The American writer Bob Colacello once described the young Peter Beard, who has died aged 82, as “half-Tarzan, half-Byron”, neatly encapsulating the larger-than-life charisma of an artist whose reputation for adventure and excess often overshadowed his creative talent. As a 2007 Vanity Fair profile put it: “Whether he’s at a New York nightclub or deep in the African wilderness, world-famous photographer and artist Peter Beard is surrounded by drugs, debts, and beautiful women.”
Born into considerable wealth and privilege in New York, Beard, whose body was found yesterday in woodland in the East Hamptons, was a photographer whose love for the African wilderness and its fragile ecology was first expressed in The End of the Game, a 1965 photo-book that now seems extraordinarily prescient. It comprised beautiful but heart-rending images that laid bare the fate of thousands of starving elephants, rhinos and hippos in Tsavo national Park in Kenya.
By the 1970s, Beard had created a singular formal signature through his combining of photographs, text from his daily journals and all manner of tangentially related found objects from dried leaves and insects to newspaper cuttings. Some of his assemblages were further decorated by animal blood, and sometimes by his own blood. He was a man of often dramatic extremes: a leading character in an adventure of his own making. He saw Africa as the ultimate escape as well as a kind of vocation.
On visits to London, Beard hung out with and posed for Francis Bacon, who painted several portraits of him. On his regular jaunts to New York, he photographed fashion campaigns and partied with the likes of Andy Warhol, Mick Jagger and Jacqueline Onassis – whom he famously photographed skinny-dipping. His former girlfriends include the actors Candice Bergen and Caroline Bouquet, and he was married for a time to the model Cheryl Tiegs, their divorce prompting him to declare marriage “unnatural” in its “overwhelming claustrophobia”.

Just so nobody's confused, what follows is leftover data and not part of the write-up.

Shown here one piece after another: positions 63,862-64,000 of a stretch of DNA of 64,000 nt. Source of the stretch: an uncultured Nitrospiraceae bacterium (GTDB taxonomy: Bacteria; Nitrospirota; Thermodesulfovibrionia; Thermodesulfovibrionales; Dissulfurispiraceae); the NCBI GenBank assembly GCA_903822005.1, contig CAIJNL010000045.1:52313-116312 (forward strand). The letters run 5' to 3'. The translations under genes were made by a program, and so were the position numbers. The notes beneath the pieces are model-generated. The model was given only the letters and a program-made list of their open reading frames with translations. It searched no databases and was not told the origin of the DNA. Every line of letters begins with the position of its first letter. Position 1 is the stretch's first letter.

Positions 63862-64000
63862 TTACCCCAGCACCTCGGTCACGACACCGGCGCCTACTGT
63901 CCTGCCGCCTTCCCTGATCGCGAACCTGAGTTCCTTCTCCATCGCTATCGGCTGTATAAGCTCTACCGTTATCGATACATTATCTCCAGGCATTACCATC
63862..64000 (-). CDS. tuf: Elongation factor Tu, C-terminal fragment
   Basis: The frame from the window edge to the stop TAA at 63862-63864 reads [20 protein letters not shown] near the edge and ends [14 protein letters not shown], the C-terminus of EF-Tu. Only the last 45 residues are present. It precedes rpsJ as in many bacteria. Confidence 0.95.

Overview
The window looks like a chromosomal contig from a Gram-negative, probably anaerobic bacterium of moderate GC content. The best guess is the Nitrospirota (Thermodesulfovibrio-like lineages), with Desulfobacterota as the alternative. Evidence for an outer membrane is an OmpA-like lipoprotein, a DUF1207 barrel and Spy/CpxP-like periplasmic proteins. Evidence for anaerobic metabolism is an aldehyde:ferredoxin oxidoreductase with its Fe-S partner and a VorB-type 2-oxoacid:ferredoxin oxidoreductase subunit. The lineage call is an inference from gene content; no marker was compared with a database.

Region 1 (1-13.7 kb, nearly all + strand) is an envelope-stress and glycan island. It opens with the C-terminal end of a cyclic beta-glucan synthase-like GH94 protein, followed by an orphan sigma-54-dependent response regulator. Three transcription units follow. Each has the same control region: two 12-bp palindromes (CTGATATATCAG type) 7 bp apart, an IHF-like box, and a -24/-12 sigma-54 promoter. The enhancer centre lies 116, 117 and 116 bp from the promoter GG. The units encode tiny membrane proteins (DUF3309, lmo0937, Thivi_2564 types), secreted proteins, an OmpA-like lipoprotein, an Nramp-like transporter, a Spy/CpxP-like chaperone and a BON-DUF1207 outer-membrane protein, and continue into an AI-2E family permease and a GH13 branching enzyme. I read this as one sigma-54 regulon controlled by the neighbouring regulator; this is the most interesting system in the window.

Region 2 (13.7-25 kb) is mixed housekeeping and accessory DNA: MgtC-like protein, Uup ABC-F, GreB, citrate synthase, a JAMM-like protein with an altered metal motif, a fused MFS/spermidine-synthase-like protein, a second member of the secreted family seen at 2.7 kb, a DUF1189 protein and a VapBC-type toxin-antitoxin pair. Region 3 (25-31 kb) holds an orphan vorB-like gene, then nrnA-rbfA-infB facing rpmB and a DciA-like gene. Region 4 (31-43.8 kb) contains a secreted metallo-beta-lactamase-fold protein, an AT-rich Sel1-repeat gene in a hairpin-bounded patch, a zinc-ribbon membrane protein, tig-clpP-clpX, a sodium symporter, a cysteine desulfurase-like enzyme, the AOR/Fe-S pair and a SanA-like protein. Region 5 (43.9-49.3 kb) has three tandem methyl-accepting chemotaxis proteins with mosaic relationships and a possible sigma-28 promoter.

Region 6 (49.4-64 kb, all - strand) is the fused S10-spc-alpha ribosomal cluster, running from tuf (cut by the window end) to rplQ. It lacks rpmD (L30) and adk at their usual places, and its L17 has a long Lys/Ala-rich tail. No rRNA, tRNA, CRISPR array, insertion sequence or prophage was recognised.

Most of the time, though, Beard lived at the Hog Ranch, a property comprising large tents on the edge of the Ngong Hills in Kenya. His next-door neighbour was Karen Blixen, the Danish author whose account of her life in Kenya was turned into the acclaimed Hollywood film Out of Africa. In the above-mentioned Vanity Fair profile, the journalist described Beard, then 69, emerging from his tent at Hog Ranch trailed by four or five Ethiopian women, all of whom had shared his bed.
In Kenya, his freewheeling lifestyle meant he often courted tragedy. He swam in crocodile-infested rivers and, on more than one occasion, witnessed the death of someone who did not make it out of the water. In 1996, while photographing near the Tanzanian border, Beard was charged by an elephant, impaled and trampled. On his way to hospital in Nairobi, he almost died of his internal injuries. By then, his reputation for recklessness was such that few of his African acquaintances were surprised by his brush with death.
Beard remained unrepentant into old age: an artist with a cavalier disregard for his own safety, but also for photography and his own place within the photographic tradition. A 2013 profile in New York magazine focused on attempts by his wife, Nejma, to belatedly put his house in order so that both his artistic and financial legacy would be assured. The year before, two of his works had sold at auction for just over half a million dollars each. It was a turning point in a singular adventure in photography marked by privilege, excess, and a seeming unwillingness to treat his own work with the respect it deserved. “I don’t mind the word ‘dilettante,’” he once said of himself. “A dilettante means someone who does what he loves.”
In many ways, Beard belonged to an older, more aristocratic world, with his film star looks and playboy lifestyle buoyed by inherited wealth and fuelled by a devil-may-care attitude that was often reckless in the extreme. His humanity was revealed in the work he made; his hybrid images a reflection of a restless creative imagination and a deep commitment to the cause of reversing an impending African ecological catastrophe. In this, he was undeniably far-sighted. One doubts whether the art world – or the Kenyan wildlife community – will see his like again.